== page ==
Mateusz Morawiecki told reporters on Friday, a day after the agreement struck by EU leaders: "We have… large funds to support the development of the Polish economy, for its innovation, for many goals that must be implemented, especially during a quick recovery from the pandemic."
Poland is in line to receive PLN 770 billion from the bloc’s 2021-2027 long-term budget and coronavirus recovery fund.
Warsaw, along with Budapest, had warned that they could veto the bloc’s EUR 1.8 trillion (USD 2.18 trillion) budget and recovery plan.
Poland opposed an earlier proposal to make the pay-out of EU funds conditional on countries observing rule-of-law standards.
EU leaders on Thursday decided that the cash-for-rule-of-law mechanism would come into force, but with guarantees to assuage concerns in Warsaw.
Poland had protested that it could be financially punished by “arbitrary” political decisions from European officials critical of the conservative government in Warsaw.
Poland and Hungary deny accusations by Brussels of violating democratic principles and undermining the independence of their courts.
PM hails 'double victory'
Morawiecki said: "The agreement we have negotiated is a double victory. Firstly, the EU budget can enter into force and Poland will receive PLN 770 billion from it.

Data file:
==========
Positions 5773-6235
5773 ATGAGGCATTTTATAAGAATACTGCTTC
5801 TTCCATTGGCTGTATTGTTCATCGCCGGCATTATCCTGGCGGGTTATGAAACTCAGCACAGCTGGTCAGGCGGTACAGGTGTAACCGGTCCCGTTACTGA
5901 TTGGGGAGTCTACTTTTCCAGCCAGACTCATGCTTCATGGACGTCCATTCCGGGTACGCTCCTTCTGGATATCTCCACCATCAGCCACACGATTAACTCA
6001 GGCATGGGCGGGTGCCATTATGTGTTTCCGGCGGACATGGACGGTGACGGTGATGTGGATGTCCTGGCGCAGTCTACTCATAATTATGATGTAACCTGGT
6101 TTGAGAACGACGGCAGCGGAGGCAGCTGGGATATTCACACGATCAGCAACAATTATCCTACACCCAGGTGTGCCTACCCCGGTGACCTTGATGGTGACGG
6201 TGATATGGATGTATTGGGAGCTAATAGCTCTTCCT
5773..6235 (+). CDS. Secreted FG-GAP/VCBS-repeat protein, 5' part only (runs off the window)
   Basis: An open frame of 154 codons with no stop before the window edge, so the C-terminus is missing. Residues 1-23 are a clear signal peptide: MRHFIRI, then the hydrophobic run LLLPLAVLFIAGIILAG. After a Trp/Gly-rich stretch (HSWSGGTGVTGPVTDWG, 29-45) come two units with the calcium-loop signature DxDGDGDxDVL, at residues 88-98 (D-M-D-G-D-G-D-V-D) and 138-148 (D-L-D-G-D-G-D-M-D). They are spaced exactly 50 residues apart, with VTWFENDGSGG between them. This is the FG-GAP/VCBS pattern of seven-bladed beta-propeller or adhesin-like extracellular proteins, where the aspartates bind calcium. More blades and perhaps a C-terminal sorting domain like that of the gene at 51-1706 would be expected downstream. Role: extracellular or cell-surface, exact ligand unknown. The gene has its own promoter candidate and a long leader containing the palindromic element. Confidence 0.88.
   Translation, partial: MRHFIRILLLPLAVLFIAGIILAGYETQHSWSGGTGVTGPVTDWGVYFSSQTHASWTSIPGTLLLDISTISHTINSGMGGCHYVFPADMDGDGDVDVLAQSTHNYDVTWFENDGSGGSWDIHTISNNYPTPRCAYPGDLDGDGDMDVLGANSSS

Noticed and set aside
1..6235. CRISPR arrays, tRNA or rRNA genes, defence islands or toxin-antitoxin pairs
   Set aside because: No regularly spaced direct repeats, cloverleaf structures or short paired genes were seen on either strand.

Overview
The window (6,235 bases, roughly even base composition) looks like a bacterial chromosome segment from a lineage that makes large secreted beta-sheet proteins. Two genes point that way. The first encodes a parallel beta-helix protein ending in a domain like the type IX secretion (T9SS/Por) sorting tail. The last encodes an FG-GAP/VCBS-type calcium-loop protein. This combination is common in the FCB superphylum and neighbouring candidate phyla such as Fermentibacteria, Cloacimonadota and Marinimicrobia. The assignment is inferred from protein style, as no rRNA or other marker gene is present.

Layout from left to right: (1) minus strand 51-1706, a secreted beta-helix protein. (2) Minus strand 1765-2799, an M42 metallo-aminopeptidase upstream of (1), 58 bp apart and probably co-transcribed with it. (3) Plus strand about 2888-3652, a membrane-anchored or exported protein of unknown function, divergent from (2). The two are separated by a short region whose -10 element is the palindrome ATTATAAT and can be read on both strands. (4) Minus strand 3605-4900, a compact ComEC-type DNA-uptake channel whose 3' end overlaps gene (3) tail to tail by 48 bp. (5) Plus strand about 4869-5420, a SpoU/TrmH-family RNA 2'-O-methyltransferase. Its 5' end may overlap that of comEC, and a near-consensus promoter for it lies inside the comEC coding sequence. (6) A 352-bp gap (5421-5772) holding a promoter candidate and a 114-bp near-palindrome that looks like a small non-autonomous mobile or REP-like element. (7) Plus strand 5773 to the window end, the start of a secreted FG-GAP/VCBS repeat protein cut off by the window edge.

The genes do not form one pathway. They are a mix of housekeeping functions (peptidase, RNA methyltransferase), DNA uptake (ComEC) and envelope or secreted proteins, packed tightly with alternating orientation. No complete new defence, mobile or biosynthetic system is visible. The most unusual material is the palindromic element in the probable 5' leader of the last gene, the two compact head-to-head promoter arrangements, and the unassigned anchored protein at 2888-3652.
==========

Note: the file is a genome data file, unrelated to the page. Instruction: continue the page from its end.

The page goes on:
“Secondly, this money is secure, because the conditionality mechanism [linking EU funds to the rule of law] has been limited by very precise criteria. Today's conclusions [at the Brussels summit] block the possibility of changes to these rules in the future directed against Poland."
Public broadcaster Polish Radio's IAR news agency reported that the rules aimed to protect the EU budget from fraud and corruption. It added a finding that a country had violated the rule of law would not by itself be a reason to trigger a cut in funds from Brussels.
The Polish and Hungarian prime ministers nevertheless announced they would lodge a complaint against the “conditionality” mechanism to the Court of Justice of the European Union, the EU’s top court.
Morawiecki had previously told EU leaders that his country opposed the use of “non-objective criteria” to decide how much funds member states receive from the bloc.
Source: PAP/IAR/Polish Radio